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Godfathers of Japanese Rock
by Kirsty Evans on Sep 22, 2010
Given how many of X Japan’s spiritual offspring have already stuck their toes into the American market, it’s only fitting that the originals are finally going to follow.
The band, which has sold 30 million CDs and DVDs since its debut in 1982, kicks off its first North American tour at the Fox Theater on September 28th.
The original members of X are the godfathers of the Japanese musical scene known as visual kei. An amalgamation of power metal and hard rock with strong classical influences, and a look that’s part goth, part glam rock, and part French Baroque. It’s a quite distinctly Japanese phenomenon that has picked up followers from all over the world.
Fans from X’s early days might barely recognize drummer Yoshiki, who spoke to us in English from his home in LA, where he’s lived for a decade now. Long gone is the guy who looked like Marie Antoinette’s cross-dressing brother, rolling around on the floor in a wedding dress and sky-high hair (though his stylistic influence lives on in bands like Versailles). In fact, all of the members of X have gotten a modern update — they’re sleeker now, more streamlined, and they’re ready to relaunch for real.
“I think there’s a reason we got reunited,” Yoshiki says. “The vocalist and I, we grew up together, and then we went our separate ways about 10 years ago. A few years ago we started talking to each other again. It was also partly demand from our fans.”
Those fans never forgot about X, even during all the long years they were gone. Last month’s Tokyo shows drew a combined audience of more 100,000 people over two nights, and it wasn’t all fans from the old days either.
“I would say more than 50% of the people were a new generation,” Yoshiki says.
The band was also a big draw at Lollapalooza this year. “At the beginning there were maybe 3,000 or 5,000 people, and towards the end I’d say maybe 15,000,” Yoshiki says. “They were all jumping and screaming our band name. It seems like we attracted some people who don’t really know us, but somehow we connected.”
There’s a definite sense that X finally making its American debut is a milestone of sorts. The big question is how long it will last, given Yoshiki’s ongoing health issues (he played the Lollapalooza show in a neck brace) and the reality that the band couldn’t possibly exist without him.
“Physically I’m not in that good a condition because I had neck surgery about a year ago,” he says. He also has a herniated disk and constant numbness in his left hand to contend with, but so far it doesn’t seem to be quashing his determination.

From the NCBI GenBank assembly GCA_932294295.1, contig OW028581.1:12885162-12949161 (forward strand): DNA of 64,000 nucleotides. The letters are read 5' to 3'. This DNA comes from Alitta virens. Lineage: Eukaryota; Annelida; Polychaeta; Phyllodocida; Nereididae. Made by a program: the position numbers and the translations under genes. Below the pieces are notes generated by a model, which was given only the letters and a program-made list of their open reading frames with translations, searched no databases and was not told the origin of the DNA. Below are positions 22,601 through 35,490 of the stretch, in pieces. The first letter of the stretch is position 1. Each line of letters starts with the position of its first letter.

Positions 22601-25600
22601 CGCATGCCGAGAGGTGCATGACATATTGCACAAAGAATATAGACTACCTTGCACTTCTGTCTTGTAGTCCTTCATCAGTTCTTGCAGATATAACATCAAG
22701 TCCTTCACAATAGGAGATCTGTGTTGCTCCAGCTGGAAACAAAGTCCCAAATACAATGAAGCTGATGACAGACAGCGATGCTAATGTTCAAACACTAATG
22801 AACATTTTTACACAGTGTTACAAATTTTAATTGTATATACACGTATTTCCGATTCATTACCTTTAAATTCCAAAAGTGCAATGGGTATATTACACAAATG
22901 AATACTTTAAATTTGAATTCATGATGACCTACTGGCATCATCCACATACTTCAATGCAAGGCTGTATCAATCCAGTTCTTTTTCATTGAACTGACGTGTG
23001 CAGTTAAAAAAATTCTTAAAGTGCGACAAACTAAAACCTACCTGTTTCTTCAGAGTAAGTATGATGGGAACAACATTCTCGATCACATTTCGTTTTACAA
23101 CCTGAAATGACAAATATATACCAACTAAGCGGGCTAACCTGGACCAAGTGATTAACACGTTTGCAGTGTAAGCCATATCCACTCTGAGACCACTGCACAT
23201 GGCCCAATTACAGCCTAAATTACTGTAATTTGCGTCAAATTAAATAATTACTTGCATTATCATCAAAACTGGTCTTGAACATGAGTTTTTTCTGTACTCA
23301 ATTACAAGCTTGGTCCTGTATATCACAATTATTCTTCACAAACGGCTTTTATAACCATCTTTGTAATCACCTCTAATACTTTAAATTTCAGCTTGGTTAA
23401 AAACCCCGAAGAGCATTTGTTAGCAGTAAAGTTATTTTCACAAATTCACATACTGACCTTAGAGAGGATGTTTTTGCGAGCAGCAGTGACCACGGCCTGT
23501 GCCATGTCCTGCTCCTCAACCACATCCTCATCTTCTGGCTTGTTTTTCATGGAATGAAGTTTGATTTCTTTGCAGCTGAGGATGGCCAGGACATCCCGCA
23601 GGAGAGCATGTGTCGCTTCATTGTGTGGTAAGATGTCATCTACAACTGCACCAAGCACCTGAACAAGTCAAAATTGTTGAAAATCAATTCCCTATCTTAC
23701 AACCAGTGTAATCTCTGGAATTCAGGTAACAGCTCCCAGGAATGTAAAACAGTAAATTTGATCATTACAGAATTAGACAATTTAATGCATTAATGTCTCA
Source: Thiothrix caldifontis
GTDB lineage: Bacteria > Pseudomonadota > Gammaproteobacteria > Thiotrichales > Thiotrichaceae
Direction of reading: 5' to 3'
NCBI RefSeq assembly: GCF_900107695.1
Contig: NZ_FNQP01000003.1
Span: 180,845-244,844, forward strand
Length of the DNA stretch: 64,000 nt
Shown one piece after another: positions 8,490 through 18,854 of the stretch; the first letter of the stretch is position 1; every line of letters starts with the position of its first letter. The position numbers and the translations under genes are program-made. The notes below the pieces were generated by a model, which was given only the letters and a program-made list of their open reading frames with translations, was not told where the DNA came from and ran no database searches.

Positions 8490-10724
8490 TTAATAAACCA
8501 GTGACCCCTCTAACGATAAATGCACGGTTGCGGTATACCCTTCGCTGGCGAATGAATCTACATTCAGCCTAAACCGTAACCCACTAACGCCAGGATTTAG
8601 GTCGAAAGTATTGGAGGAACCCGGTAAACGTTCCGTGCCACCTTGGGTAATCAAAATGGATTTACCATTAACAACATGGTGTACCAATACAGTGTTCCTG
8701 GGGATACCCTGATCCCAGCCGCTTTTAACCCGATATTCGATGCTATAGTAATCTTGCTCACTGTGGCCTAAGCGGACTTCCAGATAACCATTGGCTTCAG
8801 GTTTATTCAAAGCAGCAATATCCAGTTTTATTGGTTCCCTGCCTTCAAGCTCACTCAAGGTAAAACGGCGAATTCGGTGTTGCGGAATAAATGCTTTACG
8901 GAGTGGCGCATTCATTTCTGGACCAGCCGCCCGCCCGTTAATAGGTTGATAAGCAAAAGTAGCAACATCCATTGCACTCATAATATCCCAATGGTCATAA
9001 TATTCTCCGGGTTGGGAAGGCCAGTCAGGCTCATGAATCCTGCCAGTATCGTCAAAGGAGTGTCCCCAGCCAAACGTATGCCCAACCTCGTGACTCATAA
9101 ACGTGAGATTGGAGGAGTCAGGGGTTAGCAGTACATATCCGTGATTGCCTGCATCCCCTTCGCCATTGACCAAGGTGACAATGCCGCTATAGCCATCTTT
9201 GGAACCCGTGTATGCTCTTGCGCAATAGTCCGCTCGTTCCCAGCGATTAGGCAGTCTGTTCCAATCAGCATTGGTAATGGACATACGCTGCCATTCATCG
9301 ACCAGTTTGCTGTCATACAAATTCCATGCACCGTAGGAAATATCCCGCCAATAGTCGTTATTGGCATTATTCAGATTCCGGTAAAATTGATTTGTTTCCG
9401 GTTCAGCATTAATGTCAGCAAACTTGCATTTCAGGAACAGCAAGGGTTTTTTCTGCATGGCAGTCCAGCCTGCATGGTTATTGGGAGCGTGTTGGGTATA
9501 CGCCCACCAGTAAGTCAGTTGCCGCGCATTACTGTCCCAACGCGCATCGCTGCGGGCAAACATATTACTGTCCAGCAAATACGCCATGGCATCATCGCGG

“I knew that it would be coming”, he says. “I played very hard, banging the drum set, for a long time. I had this problem almost ten years ago. I don’t know how to feel about that to be honest with you. It may seem silly, but hopefully I’ll last for the next five years or so.”
This new revamped version of X also features guitarist Sugizo from Luna Sea and Juno Reactor, perhaps the only man brave enough to step into the shoes of former X guitarist Hide. Although there was bound to be some kickback from fans about whoever was selected for the role, given how beloved Hide was — multiple X fans in Japan committed suicide upon hearing the news of his death — they seem to have accepted Sugizo as the best possible replacement.
The only question now is how are they going to find time to get anything done? In addition to X, Yoshiki is composing tracks for two movies and working with side project Violet UK, as well as writing classical music.
“Well, we’re not doing 365 days a year,” Yoshiki says. “Also, I’m doing some things as a producer, so I have a lot of things going on as well, so it kind of works. I think it’s kind of healthy rather than doing only one thing. Think about it, there are a lot of rap artists who do collaborations featuring somebody.”
If there’s one thing you can say about Yoshiki it’s that he’s versatile. He produced the first album for metal underground sensation Dir en grey, one of the few Japanese bands to really be making inroads into the American market, and he knows just about all of the younger visual kei bands who’ve been tentatively dipping their toes into the American market.
“They’re kind of like my family,” he says. With a sweet, engaging personality and a face that’s still disconcertingly youthful, it’s easy to forget just how important this man is to the Japanese music industry, but make no mistake — in terms of the visual kei, there’s no one more influential or well respected. Anyone who’s at all interested in the status of Japanese rock in the U.S. will be paying very close attention to how this tour goes.
“We’re going to do a tour next year, so right now, in the beginning, we’re just kind of experimenting,” he says. If this initial experiment goes well you can expect to hear a lot more about X Japan, and the general public’s willingness to accept them may well provide a very interesting gauge of what the future holds for Japanese bands in America.
X Japan performs at the Fox Theater on September 28th. Tickets are $37.50 and the show starts at 8pm.
by Kirsty Evans on Sep 22, 2010